Buyer Beware: The EU Plots US-Style Capital Markets
By Staff News & Analysis - November 14, 2014

EU finance chief to announce capital market plan in 2015 … The EU's new financial services commissioner will set out his plans for a pan-European capital market by the middle of next year, aiming to reduce companies' reliance on banks and help revive the bloc's fragile economy. Jonathan Hill said on Thursday (7 November) he was seeking to create an integrated market for raising money through bonds, shares and other financial instruments over the next five years and would develop a plan by next summer following a consultation of banks, lawmakers and non-governmental organisations (NGOs). –

Dominant Social Theme: A further consolidation emerging, unplanned, from a crisis that none could have foreseen.

Free-Market Analysis: The continuing merger of Europe's nation-states grinds along, as we read in this report, excerpted above.

It may be a non-starter and thus further evidence of EU dysfunction. But it will be pursued nonetheless because it promises further centralization of power, authority and most importantly, money.

We're on record explaining this evolution numerous times. Those who set up the euro expected a failure of some sort that would drive the union toward further consolidation.

One needs to be cognizant of this larger history to see how the recent announcement regarding a "single market for capital" fits into a predictable pattern of enlargement that we might call "directed history."

It's not being portrayed that way, of course. Here's more:

"We still do not have a fully functioning single market for capital," Hill told a conference of EU officials and business leaders. "I will be bringing forward proposals to deliver a capital markets union; a project for all 28 EU Member States."

Channelling more money into small companies is seen as crucial for Europe's efforts to avoid economic stagnation because small and medium enterprises provide two out of every three private-sector jobs in the European Union.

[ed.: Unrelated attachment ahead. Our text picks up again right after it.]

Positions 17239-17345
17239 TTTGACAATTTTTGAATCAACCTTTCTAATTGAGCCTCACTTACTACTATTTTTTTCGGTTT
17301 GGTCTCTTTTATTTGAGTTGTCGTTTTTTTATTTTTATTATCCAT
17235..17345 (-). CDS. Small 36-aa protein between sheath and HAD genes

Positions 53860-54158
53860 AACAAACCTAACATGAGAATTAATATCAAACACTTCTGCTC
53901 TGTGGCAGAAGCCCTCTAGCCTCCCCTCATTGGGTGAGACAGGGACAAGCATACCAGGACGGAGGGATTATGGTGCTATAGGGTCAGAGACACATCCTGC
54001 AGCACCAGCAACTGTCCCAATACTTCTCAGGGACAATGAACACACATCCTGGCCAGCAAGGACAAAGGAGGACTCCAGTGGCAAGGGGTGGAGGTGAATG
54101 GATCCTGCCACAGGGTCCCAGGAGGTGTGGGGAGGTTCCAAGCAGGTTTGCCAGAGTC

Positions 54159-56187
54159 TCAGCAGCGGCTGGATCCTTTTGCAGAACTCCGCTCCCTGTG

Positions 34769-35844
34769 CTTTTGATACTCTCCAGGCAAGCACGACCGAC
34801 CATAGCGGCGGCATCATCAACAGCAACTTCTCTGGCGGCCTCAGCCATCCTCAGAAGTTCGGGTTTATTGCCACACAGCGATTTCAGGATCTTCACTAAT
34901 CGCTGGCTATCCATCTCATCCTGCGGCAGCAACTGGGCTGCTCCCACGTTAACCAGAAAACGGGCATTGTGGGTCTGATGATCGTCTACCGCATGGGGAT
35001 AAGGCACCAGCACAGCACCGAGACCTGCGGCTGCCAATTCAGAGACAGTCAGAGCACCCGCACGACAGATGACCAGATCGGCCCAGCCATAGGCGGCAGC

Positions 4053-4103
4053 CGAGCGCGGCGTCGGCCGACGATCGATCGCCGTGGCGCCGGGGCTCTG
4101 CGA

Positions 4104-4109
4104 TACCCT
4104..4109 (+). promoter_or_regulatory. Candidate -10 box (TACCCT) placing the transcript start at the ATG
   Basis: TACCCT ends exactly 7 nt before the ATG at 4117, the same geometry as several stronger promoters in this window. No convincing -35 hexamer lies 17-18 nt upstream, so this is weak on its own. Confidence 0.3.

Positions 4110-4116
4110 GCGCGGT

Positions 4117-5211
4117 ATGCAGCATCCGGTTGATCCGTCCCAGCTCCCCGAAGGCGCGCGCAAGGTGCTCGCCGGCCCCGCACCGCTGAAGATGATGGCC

Following the worst financial crisis in a generation, banks are reducing riskier lending to build up capital buffers, a problem in a continent where banks account for 80 percent of corporate loans.

Officials say a capital markets union would also mean the EU moving beyond public subsidies and loans to coordinate financing for companies and infrastructure through project bonds, public-private partnerships and infrastructure funds.

Jeroen Dijsselbloem, who chairs the meetings of eurozone finance ministers, said the capital markets union would need a single European supervisor and the creation of a pan-European insolvency law that would replace national laws.

"This is crucial to create the market that we so badly need in parallel to the bank lending system," he said.

Indeed, enlargements of power are always "crucial" from what we can tell. And often, when it comes to the EU, the larger they are, the less they seem to be commented on by the mainstream EU and Anglosphere media. The intention to create a "single European supervisor and … a pan-European solvency law" is significant, yet coverage in the mainstream media of this startling program has been sparse.

Perhaps those charged with dispersing acres of newsprint simply find the EU's intention unimportant or at least un-newsworthy. But we can think of little that is MORE important when it comes to the EU then facilitating fund-raising among euro-entrepreneurs.